In general pressure hulls are made of steel and this material is usually considered to be isotropic. Nevertheless, it is well-known that the properties in and perpendicular to the rolling direction will show a difference. Considering the complex stress state in ring-stiffened cylinders, orientation of the orthotropic material must have influence on the collapse pressure, but it is not easy to quantify.
Based on actual tensile tests in longitudinal and transverse direction of a plate nonlinear analyses are carried out to establish collapse pressures by means of the Hill plasticity model. The influence of isotropic behaviour is presented by rotation of the material over the geometry.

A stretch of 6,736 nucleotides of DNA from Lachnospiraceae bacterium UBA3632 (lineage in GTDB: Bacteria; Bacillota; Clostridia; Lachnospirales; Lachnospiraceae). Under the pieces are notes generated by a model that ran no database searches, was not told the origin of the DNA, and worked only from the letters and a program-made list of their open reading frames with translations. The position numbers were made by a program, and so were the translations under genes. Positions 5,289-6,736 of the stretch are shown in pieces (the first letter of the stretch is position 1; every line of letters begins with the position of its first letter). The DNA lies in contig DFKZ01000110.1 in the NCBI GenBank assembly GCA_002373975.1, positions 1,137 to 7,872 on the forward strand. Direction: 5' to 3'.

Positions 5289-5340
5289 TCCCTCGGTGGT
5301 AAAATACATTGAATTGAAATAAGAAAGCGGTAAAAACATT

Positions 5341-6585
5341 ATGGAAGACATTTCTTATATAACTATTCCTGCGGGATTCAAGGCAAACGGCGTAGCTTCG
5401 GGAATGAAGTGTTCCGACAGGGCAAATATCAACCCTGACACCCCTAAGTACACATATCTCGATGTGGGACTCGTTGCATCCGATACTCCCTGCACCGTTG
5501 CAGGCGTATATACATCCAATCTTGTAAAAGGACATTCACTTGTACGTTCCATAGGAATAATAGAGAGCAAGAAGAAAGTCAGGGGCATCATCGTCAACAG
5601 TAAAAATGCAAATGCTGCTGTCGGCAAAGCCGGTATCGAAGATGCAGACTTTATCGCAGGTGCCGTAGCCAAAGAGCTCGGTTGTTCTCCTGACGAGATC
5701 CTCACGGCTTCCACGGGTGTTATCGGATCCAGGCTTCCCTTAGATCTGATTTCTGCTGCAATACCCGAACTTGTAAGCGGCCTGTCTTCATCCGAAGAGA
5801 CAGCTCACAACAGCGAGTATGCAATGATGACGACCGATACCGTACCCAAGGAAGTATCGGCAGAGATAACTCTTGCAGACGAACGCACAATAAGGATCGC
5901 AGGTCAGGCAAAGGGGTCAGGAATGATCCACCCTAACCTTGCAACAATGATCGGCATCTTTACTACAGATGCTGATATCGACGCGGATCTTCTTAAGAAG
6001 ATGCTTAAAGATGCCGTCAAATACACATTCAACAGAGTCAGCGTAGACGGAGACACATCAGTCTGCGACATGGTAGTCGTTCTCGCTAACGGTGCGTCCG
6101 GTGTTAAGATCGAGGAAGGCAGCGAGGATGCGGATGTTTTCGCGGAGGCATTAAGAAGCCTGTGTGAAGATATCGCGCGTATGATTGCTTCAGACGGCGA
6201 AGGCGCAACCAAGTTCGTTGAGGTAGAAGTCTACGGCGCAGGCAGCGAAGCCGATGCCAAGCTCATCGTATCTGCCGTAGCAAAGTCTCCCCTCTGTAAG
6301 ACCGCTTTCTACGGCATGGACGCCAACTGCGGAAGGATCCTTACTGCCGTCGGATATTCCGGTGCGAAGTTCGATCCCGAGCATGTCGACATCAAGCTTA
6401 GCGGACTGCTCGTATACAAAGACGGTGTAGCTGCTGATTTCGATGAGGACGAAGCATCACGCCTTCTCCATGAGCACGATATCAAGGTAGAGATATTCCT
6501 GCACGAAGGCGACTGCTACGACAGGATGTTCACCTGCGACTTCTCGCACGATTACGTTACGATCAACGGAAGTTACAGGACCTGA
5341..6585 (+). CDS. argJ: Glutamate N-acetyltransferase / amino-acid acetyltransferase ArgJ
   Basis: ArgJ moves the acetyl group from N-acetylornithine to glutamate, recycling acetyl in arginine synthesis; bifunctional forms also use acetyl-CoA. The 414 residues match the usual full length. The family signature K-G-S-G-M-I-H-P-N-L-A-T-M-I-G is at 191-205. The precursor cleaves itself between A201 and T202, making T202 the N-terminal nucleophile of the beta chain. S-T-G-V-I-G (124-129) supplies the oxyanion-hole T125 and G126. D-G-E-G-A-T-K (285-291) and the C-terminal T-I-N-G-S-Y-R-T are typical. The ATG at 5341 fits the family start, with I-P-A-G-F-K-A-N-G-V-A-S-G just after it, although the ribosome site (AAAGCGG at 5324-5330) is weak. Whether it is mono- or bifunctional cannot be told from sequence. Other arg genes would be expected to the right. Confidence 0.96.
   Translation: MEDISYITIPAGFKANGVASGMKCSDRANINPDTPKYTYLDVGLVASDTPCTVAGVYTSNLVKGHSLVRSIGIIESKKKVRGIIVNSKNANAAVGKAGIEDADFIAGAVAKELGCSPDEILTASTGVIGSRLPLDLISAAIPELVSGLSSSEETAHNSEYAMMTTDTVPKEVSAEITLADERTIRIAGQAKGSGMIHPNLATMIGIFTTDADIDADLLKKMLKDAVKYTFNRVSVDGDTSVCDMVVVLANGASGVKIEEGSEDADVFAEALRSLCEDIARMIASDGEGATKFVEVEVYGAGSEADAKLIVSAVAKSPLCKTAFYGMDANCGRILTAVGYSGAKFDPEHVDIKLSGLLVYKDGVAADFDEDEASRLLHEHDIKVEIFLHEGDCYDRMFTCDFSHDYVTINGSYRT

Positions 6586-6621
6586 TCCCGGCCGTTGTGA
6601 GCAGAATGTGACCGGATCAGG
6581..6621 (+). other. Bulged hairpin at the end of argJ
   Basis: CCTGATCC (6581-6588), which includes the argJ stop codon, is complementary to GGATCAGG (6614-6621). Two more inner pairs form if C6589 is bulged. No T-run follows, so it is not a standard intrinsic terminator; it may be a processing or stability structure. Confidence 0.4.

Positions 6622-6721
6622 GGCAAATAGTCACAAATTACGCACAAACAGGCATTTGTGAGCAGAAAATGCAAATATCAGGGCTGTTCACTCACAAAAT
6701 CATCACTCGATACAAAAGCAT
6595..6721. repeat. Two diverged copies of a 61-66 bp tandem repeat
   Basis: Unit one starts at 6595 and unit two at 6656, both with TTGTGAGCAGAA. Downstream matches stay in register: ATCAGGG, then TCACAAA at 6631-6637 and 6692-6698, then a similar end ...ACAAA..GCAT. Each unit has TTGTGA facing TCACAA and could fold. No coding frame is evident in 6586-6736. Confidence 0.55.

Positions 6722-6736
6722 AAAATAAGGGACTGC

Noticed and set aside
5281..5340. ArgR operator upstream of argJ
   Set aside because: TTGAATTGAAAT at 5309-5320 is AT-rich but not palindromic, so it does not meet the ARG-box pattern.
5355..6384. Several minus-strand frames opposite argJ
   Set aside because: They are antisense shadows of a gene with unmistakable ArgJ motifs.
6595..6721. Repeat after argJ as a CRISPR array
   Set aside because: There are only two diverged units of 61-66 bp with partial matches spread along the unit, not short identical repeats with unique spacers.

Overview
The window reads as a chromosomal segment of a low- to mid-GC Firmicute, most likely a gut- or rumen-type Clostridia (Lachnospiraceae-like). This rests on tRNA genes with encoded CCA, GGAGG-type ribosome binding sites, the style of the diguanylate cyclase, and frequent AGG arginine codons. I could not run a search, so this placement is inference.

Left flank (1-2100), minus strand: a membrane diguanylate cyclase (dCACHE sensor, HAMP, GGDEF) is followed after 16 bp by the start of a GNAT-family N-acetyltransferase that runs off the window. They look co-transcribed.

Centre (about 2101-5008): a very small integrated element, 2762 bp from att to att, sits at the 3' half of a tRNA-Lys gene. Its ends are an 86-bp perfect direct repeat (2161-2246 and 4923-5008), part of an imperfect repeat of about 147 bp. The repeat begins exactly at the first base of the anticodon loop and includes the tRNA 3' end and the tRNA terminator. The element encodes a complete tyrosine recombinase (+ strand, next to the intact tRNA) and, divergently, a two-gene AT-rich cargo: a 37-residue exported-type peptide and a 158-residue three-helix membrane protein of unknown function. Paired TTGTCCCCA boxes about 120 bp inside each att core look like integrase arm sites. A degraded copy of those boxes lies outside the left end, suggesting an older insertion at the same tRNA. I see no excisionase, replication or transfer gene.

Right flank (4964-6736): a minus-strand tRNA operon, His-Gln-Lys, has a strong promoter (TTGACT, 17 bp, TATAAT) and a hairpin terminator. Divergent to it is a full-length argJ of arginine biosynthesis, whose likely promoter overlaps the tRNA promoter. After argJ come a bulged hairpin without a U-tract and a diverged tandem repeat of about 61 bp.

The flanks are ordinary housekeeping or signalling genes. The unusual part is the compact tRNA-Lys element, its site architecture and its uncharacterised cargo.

This study comprises material with a specified minimum yield stress of 355 MPa. In modern pressure hull design this material may be no longer applied but to demonstrate the effect of orthotropic behaviour the test results are applied to the Potvis class. This is a Dutch submarine design from the mid of the last century with a pressure hull made of St 52 like the material of the actual tests. The material model is rotated from hoop to axial direction, and the resulting collapse pressures are compared. The study reveals that for the material under consideration the orientation of the plate cannot be ignored. This means that it is imperative to consider material properties in perpendicular directions, and based on test results it must be decided how to manufacture the pressure hull.